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2411 Crofton Lane, Suite 25
Crofton, MD 21114



Posts for category: Foot Pain

By Crofton Podiatry
February 07, 2020
Category: Foot Pain

Did you know that undiagnosed foot and ankle problems can lead to excessive weight gain? Think about it! If you spend all day at work and come home to aching feet, the last thing you want to do is start exercising. High-impact cardio workouts trends have made exercising even more uncomfortable. Here’s the truth of the matter: the pain you’re experiencing isn’t normal, and you don’t have to just ‘deal’ with it. Just as importantly - if and when you do exercise, it doesn’t have to be high-impact to benefit you! 

Continuing to follow a high-impact exercise routine, or any routine that is too demanding, can take an already painful situation and make it worse. Plantar fasciitis, Achilles tendonitis, fallen arches, bunions - these are all only going to become more problematic when they’re left unaddressed by a foot doctor.

Considering that one in three people experience foot or ankle pain in the United States alone, these next steps are important to consider:

  • Schedule an appointment with Dr. Brad Toll

  • Be upfront and honest about the aches and pains you experience

  • Ask Dr. Toll about what you can do at home for pain-free stretches and exercise

  • Start slow and steady when you do start exercising

  • Let Dr. Toll know about any additional problems

  • Stop activities if it becomes increasingly painful or strenuous

These are all important steps to think about when becoming active, but none are more important than being evaluated by your podiatrist first. Addressing, diagnosing, and treating issues that make it difficult or uncomfortable to be active are important before starting any new routine. Call us today at (410) 721-4505 to schedule your appointment. Crofton Podiatry is happy to serve patients in Crofton, Gambrills, Odenton and Bowie, MD.

By Crofton Podiatry
May 08, 2019
Category: Foot Pain

While many of us work at desk jobs, many others do not. Still, it is not uncommon for us to develop sore feet not from a callus or other medical malady, but from simple overuse. Careers that require long periods of standing or walking such as construction, sports, medicine or education see tired feet as a normal, but not welcome part of the job. So how do we deal with this? I suggest the following:

Ways to Soothe Tired and Achy Feet:

  • Soak your feet – soak your feet in a tub of warm water mixed with Epsom salt. Soak for about 20 minutes. This can relieve sore muscles and reduce swelling. 1 cup of Epsom salt to a tub of warm water.
  • Stretch – slowly stretch your foot muscles including your toes and ankle careful not to over extend each. Slow, steady pressure in one direction will gradually loosen tight muscles and promote the free flow of blood in your circulatory system replenishing all important red blood cells.
  • Get a foot massage – sit and rub the bottom of your feet careful to treat the whole sole. Include your toes and calves.
  • Soak in ice – with painful and swollen feet you can also soak them in a combination of ice and water. 
  • Cushion your feet – use an insole or orthotic to properly support and/or cushion your feet.
  • Proper fitting shoes – check your footwear to make sure they are the proper size and provide proper support especially in the arches. If not, get new footwear. Your podiatrist can make suggestions.

Sore feet are a common occurrence and are a valid reason to see your podiatrist. Doing so will ensure that the problem is relatively minor unless other conditions are contributing to your discomfort.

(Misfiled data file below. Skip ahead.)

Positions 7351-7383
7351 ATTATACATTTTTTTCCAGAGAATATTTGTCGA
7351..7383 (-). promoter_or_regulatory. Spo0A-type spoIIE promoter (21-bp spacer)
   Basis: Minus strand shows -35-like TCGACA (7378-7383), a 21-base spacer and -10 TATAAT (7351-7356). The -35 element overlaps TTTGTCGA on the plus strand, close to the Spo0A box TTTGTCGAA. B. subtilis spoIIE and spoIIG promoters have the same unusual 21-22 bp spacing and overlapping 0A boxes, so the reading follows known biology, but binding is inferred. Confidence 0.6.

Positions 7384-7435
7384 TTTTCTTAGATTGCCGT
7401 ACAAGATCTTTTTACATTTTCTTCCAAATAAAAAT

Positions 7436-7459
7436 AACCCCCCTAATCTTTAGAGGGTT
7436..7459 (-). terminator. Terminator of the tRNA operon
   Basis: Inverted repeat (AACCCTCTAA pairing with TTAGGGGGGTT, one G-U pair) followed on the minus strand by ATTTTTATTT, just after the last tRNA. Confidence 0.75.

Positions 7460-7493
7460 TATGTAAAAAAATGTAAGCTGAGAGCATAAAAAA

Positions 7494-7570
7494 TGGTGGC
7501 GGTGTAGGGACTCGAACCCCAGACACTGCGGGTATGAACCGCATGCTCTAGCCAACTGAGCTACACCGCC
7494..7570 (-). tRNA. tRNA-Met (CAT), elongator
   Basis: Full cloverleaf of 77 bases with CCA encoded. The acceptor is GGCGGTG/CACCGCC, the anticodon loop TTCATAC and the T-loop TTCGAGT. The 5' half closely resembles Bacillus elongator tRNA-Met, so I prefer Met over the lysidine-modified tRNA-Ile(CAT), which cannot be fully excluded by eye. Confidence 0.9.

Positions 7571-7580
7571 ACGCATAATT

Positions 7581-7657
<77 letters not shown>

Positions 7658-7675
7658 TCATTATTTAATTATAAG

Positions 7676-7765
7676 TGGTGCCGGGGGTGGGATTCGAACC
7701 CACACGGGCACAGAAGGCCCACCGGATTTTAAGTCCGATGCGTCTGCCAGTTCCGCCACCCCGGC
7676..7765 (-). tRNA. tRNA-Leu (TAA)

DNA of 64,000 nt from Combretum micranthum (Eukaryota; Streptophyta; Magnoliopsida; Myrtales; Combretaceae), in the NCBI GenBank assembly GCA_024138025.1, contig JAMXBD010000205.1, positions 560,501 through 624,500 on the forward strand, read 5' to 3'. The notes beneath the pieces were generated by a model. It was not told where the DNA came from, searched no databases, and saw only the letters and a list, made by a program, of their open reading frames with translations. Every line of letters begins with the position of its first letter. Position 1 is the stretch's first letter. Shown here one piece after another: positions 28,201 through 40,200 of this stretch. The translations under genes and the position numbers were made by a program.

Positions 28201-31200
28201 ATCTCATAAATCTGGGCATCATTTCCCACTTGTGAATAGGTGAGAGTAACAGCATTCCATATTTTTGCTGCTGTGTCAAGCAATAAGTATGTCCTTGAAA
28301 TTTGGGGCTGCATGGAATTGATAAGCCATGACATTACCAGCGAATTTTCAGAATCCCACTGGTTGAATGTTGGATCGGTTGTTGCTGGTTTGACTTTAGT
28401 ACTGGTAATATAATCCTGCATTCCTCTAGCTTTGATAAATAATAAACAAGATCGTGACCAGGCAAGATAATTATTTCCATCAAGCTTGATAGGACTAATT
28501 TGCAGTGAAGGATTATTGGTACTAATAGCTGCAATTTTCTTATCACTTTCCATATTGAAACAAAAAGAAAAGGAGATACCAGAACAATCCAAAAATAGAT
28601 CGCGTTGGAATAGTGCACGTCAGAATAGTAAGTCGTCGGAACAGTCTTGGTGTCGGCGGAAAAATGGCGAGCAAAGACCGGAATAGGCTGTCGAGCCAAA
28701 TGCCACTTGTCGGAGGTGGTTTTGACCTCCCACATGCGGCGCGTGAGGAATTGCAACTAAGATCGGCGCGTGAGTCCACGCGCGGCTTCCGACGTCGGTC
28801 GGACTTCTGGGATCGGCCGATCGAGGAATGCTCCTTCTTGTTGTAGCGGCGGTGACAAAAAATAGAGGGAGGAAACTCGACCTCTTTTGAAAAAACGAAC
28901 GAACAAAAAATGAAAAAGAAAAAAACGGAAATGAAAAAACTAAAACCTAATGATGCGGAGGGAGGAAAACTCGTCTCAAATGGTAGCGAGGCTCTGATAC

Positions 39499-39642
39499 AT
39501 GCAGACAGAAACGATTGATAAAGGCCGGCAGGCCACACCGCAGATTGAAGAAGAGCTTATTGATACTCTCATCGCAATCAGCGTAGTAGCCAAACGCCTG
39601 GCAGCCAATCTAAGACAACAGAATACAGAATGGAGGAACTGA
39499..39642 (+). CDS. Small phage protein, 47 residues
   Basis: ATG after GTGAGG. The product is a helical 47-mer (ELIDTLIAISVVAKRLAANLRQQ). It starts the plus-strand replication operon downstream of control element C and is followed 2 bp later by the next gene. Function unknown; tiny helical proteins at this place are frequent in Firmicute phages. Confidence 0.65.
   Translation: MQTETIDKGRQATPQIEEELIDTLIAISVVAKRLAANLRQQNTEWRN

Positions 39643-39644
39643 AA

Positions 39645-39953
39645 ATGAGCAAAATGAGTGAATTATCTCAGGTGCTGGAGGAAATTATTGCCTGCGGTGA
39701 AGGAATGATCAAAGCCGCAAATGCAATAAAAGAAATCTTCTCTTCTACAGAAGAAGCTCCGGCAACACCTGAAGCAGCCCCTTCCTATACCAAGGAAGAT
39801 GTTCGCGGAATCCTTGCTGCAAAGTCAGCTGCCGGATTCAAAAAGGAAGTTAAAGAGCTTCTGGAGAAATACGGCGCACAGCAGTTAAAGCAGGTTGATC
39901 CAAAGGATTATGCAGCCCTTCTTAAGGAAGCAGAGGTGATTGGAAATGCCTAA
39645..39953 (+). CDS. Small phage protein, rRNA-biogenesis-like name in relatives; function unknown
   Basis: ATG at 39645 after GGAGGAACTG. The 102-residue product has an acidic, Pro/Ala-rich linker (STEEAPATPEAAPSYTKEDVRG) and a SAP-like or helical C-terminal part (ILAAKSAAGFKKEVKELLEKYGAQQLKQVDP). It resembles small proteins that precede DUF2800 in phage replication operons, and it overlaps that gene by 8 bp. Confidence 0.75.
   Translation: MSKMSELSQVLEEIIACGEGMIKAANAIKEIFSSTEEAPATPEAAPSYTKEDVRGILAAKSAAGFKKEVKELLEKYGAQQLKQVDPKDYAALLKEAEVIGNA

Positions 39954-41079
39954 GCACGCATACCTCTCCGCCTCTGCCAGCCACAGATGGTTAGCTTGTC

If you’re suffering from sore feet or have any other concerns about your feet, make an appointment with our board-certified podiatrist, Dr. Brad Toll. He will assess your feet and find the appropriate treatments. Call Crofton Podiatry at (410) 721-4505, which provides services to Crofton, Gambrills, Odenton, and Bowie, MD areas. 

By Crofton Podiatry
May 23, 2018
Category: Foot Pain
Tags: Diabetes   shoes   stretch   orthotic inserts  

When a foot cramp strikes, it can certainly cause a lot of pain. The pain can come about suddenly and last for a while, depending on how you treat it when it happens.

Why it happens is another story. The specific cause of foot cramps is not known, but there seem to be some factors that trigger the cramping:

  • Dehydration or electrolyte imbalance - The muscles in your body need water to function and rehabilitate properly. Specific minerals and salts are required to send the correct nerve impulses that control your muscles.
  • Overworking your foot muscles - Standing, walking, and/or working your feet for long periods of time can cause muscle fatigue and sudden cramping.
  • Shoes that are not supportive - When your shoes are not supportive, it can cause your feet to overly strain. This can overwork the muscles, ligaments, and tendons. 
  • Poor circulation - Those with diseases that cause poor circulation, like diabetes, can lead to cramps because necessary nutrients are not getting to the foot muscles.

So what do you do when your foot cramps?

  • While it seems counterintuitive, stand and put weight on your cramping foot to stretch it.
  • If you are sitting, flex your foot and pull your toes toward you to stretch out the muscles and tendons along the bottom of the feet. If you can’t reach your toes, use a towel or strap to keep your feet flexed until the cramping goes away.
  • Gently massage the foot while it is flexed to help the cramp to relax.
  • If the pain is severe initially, you can apply ice to find relief. However, if the cramp continues, use heat to relax the cramping feet.

The best defense against foot cramps is prevention! Try some or all of the following to reduce your chances of experiencing painful foot cramps:

  • Stay hydrated and eat plenty of nutritious foods. If you seem to experience cramps after overexertion from working out, try drinks with electrolytes to help.
  • Remember to stretch before and after workouts or long walks.
  • Treat any diseases or conditions that might be causing the cramping as a side effect. Some medications can also cause cramping as a side effect, so it’s best to speak to your physician if you think this is the case.